The Glasgow Courier - Serving Proudly As The Voice Of Valley County Since 1913

By Steve Daines
Political Opinion 

Conrad Burns' Lasting Legacy


With the news of Conrad Burns’ passing late last week, Montanans lost a member of the family. From across the state prayers were offered for Phyllis and the Burns family and fond memories were shared.

Conrad was a dedicated husband to Phyllis and father to Garrett and Keely. He was an auctioneer, a high school referee, an agriculture broadcaster and founder of Northern Ag Network, a county commissioner, a U.S. Senator and always a U.S. Marine. He loved his family, he loved Montana and he loved his country. And on Thursday, Conrad passed away with his boots on – active and engaged with his family and community until the very end.

Conrad was a fierce fighter for Montana and rural America. He appreciated that folks in states like Montana don’t always have a loud voice in Washington, D.C., and he always put “MT” before the R or the D as he served our state in the U.S. Senate. We see the impact of his commitment and leadership in telecommunications and his key role in authoring and passing legislation to improve broadband connectivity and connecting Montana to the rest of the world. As a U.S. Senator, Conrad was truly a pioneer, he could see to the future for Montana and knew the importance of telecommunications for rural Montana.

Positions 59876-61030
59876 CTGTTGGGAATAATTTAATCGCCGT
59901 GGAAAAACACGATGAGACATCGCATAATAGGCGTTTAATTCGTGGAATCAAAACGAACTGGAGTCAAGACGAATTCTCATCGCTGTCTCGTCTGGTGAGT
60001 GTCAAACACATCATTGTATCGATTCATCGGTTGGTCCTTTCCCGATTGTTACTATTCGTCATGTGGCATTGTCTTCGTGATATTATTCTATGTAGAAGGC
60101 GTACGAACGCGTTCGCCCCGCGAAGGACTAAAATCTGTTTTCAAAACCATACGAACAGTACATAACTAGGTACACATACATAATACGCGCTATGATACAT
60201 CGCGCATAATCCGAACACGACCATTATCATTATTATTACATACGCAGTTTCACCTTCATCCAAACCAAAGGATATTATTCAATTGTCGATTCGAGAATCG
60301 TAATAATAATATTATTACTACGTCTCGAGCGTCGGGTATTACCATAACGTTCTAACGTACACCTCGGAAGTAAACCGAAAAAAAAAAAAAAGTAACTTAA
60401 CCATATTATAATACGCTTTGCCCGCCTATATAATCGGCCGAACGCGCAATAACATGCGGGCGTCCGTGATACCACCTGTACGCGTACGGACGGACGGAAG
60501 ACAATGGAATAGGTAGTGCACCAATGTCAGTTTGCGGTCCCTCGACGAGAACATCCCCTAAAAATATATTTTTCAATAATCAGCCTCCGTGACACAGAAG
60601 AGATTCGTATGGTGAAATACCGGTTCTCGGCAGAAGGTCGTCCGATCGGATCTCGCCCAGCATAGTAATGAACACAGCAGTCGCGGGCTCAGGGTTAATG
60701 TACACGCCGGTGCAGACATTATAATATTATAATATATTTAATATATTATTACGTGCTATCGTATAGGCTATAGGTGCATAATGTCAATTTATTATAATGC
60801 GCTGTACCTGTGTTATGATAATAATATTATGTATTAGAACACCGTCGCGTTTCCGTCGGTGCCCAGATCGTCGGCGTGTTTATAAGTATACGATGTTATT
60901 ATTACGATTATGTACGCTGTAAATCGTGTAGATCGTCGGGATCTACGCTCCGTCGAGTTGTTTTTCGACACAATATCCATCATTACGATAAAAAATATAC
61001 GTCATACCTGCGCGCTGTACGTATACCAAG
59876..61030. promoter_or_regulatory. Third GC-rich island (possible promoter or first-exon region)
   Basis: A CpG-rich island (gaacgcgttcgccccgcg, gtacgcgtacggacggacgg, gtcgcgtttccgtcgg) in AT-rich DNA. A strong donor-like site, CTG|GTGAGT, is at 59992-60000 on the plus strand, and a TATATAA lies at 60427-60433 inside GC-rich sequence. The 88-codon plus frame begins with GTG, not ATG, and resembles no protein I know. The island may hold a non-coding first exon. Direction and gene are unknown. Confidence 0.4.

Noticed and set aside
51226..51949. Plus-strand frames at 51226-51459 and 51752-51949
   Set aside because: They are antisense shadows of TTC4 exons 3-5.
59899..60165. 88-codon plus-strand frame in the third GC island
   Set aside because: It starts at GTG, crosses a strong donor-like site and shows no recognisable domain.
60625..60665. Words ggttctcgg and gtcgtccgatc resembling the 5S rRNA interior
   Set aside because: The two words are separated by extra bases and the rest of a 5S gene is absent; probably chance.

When I worked in the software business at RightNow Technologies headquartered in Bozeman, one of our early meetings was a global tele-meeting with our offices in Tokyo, Sydney, London and across the U.S. We held it at the Conrad Burns Telecommunications Center at Montana State University. We used the technology there to have a global meeting, and we can thank Conrad for his vision and leadership in making that happen.

This is very much a lasting legacy. We are currently seeing, through the growing high tech economy in Montana, the fruit of Conrad’s labor paying off in Montana.

A Montanan to the core, Conrad was committed to agriculture and natural resources and understood like most Montanans that true wealth is created from the ground. He also knew we must work to conserve Montana’s beauty and outdoors heritage for future generations.

Montana’s longest serving Republican Senator, Conrad brought his great wit and his humility to Washington and was able to forge friendships and alliances across the aisle. The last time I saw Conrad was a month ago in Billings over a cup of coffee and, as was normal with Conrad, his cheery demeanor and thoughtful questions made for a very memorable conversation.

Montanans who didn’t know Conrad personally can be grateful for his legacy of moving Montana forward through broadband connectivity and global communication, for his commitment to our men and women in uniform, and his great personal service to our state and our nation.


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